Now, the big news, though, is Microsoft did something that they almost never do. There was a non-security behavior change that they also released this last Tuesday. Two years ago we talked about - it was almost exactly two years ago. It was February 24th of 2009. On this podcast we talked about their bug fix for the broken disabling of autorun. That is, it's very well known that all kinds of worms, I mean, Conficker, for example, is famous for this, will jump onto, for example, USB thumb drives and use the fact that, when you stick it into a computer, it looks for autorun.inf and then runs in order to spread. So it used to be that you could, and very smart people would, disable that when they were setting up Windows the first time because it was...

TOM: It was actually one of the first web articles I ever edited for The Screen Savers in 1999 was Kate Botello telling folks how to disable autorun in Windows 98.

Steve: Right. And it's been a longstanding problem. Now, what's really funny - well, funny in a strange way, ironic, I guess - is that just this recent ShmooCon 2011, Jon Larimer from IBM's X-Force Security Division gave a presentation - it was a very early presentation in the morning, he thanked people for getting up so early - on how unfortunately Linux's desktops have been evolving to be easier to use and becoming more like Windows, and that as a consequence Ubuntu is now exploitable due to its support for autorun, which has just recently been added to the Linux desktop; whereas Microsoft has been burned by it so much, they're moving away from it. So...

TOM: Now, that is an oddity. I mean, it is the classic tension between ease of use and security, though, right there playing out in real life.

Steve: Well, and that's why Microsoft so infrequently takes away anything that they have previously had. They are so reticent to remove functionality. But this autorun problem with USB is a persistent problem. So what happened was, in February two years ago they fixed a bug where it wasn't actually disabled the way we thought it was. And then they came back in August, August 25th of '09, and for the first time they created an optional security update that would, for people who wanted to run it manually, would essentially do this for them. It would stop autoplay functionality on USB, on external hard drives, and on network shares, all of which were being exploited for various purposes.

The big news for this Tuesday is that they rolled it out formally as part of their normal Windows update process. Basically, it's installed non-optionally, and it turns off Autoplay for USB devices. So that's huge. What that'll mean is, I mean, the downside is, people who have been dependent on that will find that something that they're used to no longer works. They'll have to manually run setup or install or autorun.inf, whatever it is, however they normally would be starting something that's on a removable device that they plug in, as opposed to it happening automatically. Now, there are many USB devices which emulate a CD. And those will continue functioning.

TOM: Oh, okay. So this is not turning off all autorun, which is what I've seen a lot of people interpreting this as. It's turning off autorun for certain configurations, if you will.

Steve: Precisely. CDs and DVDs will still autoplay as they did before. But USB sticks - unless they emulate a CD, in which case Windows thinks it's a CD and will autoplay it - unless it emulates a CD, then Windows is just, from this point on, saying no, we just can't take the risk. Users are going to have to run this stuff manually because...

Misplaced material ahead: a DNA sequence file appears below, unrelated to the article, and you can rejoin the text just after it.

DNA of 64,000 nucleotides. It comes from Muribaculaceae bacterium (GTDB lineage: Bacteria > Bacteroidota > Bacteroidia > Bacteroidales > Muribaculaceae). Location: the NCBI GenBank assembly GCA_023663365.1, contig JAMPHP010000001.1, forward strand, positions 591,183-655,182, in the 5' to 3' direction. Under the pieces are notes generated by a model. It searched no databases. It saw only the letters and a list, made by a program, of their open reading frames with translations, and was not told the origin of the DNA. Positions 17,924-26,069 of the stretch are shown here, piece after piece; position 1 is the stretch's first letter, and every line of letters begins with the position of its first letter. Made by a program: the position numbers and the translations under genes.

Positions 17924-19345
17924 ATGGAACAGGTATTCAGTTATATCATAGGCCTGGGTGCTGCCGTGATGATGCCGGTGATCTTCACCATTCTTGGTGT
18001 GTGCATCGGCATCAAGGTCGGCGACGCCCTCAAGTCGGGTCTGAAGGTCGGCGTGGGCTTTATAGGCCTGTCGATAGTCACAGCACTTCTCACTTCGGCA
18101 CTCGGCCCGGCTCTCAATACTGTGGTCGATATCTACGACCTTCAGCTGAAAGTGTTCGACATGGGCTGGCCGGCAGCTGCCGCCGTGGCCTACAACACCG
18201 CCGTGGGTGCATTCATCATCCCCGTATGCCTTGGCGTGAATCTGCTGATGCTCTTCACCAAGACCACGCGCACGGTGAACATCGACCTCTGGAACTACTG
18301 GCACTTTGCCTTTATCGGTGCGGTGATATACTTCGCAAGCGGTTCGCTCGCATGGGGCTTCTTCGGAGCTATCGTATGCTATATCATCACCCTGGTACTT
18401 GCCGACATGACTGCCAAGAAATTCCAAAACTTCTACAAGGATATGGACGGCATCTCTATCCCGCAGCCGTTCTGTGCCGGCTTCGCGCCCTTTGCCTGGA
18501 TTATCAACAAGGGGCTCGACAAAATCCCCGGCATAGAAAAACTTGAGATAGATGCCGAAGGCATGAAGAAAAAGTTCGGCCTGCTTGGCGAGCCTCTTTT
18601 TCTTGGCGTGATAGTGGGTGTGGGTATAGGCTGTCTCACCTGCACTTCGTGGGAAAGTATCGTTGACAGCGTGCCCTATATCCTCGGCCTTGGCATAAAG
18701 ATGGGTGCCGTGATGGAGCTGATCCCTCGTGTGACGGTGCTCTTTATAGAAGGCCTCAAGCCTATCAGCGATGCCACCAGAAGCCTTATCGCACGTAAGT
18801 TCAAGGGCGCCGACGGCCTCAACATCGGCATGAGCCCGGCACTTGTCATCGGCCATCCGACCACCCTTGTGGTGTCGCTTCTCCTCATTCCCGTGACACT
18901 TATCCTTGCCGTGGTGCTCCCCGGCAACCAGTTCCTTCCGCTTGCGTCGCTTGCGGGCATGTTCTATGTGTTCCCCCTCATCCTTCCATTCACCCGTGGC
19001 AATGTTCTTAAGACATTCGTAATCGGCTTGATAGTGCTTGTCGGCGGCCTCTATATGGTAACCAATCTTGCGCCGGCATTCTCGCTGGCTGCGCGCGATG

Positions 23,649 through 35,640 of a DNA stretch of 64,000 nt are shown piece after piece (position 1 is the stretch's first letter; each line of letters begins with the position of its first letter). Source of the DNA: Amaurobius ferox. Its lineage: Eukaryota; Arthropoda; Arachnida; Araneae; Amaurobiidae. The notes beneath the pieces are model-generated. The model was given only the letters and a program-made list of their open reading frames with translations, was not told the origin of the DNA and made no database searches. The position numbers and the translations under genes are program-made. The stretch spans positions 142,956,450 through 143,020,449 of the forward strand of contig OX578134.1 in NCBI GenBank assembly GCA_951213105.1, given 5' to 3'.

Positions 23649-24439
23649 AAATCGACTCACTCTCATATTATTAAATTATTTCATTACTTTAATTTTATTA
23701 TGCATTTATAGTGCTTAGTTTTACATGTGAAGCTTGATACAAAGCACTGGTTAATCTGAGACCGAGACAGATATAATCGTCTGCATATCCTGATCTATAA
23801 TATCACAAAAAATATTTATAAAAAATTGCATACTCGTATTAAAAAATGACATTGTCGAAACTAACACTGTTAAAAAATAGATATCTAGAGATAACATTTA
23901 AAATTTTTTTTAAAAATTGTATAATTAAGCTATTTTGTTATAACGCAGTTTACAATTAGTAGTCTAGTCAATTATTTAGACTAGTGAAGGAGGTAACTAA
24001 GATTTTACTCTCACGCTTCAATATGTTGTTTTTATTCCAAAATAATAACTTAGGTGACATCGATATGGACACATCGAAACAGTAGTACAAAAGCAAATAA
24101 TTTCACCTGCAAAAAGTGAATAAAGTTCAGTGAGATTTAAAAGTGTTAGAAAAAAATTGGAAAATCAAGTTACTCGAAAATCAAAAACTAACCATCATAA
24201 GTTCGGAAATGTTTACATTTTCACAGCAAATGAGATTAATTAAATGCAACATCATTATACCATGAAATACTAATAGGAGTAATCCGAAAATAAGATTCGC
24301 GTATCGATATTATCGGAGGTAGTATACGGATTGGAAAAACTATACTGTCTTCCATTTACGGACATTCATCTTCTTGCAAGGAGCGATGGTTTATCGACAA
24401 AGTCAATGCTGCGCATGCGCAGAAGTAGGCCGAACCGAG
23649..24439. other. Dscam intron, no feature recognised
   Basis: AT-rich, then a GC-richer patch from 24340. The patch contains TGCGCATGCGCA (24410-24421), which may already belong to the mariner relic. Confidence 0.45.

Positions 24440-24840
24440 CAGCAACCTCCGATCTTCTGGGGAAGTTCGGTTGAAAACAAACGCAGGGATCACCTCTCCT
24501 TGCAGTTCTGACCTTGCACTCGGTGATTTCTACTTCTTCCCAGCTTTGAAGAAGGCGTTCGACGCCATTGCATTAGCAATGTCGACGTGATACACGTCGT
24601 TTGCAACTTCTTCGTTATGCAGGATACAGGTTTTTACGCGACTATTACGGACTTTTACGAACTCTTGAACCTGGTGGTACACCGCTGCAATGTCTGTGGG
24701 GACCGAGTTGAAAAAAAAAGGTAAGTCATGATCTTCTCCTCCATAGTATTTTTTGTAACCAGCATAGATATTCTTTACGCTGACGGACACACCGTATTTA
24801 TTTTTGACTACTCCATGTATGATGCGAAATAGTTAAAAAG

TOM: So there's no way to turn it back on. It's just disabled.

Steve: You know, I didn't pursue that. I'm sure you can. I'll bet you could go back into the registry and manually reenable...

TOM: Flip the switch, yeah, okay.

Steve: ...reenable autoplay. I'm sure you could turn it back on. But so what Microsoft is saying is, if you haven't manually disabled it yet, we'll disable it for you. If you want to come back later and turn it on, fine. Then we're assuming you know what you're doing, and you're going to ask for the behavior that you get.

TOM: Dr. Mom in the chatroom has a good point. Does that mean something like U3 still autoruns?

Steve: Precisely. U3 was what I was thinking of when I talked about a device which does emulate a CD because it shows you a CD, and it looks like that to the OS. So something like U3, you don't lose the functionality there. Which is kind of a nice compromise.

TOM: I guess it is, but how secure does this make us if somebody can just create their malware to emulate a CD?

Steve: Correct. You're right. That'll be the next thing is that we'll now move there. Anyone who's running Linux, who's concerned about what IBM's X-Force guy showed at ShmooCon, if you just Google "ShmooCon 2011" and then "Autorun attacks against Linux" - probably you could just do "Autorun attacks against Linux." But that will bring up - that's the title of this 51-minute YouTube presentation of this guy's talk.

And the point he's made is that in Linux, as in other operating systems, but specifically targeting Linux for his presentation, when you stick a USB device into a contemporary Linux desktop, all kinds of different levels of driver are engaged in order to connect with and recognize and mount the drive into the file system. And many of those devices, he contends, have not nearly been examined for exploitability as much as we would like. And he demonstrates taking over a Linux desktop that is normal default-configured, just by sticking in a maliciously formatted USB device. So again, Linux desktop users may want to check out that presentation. It was a good one.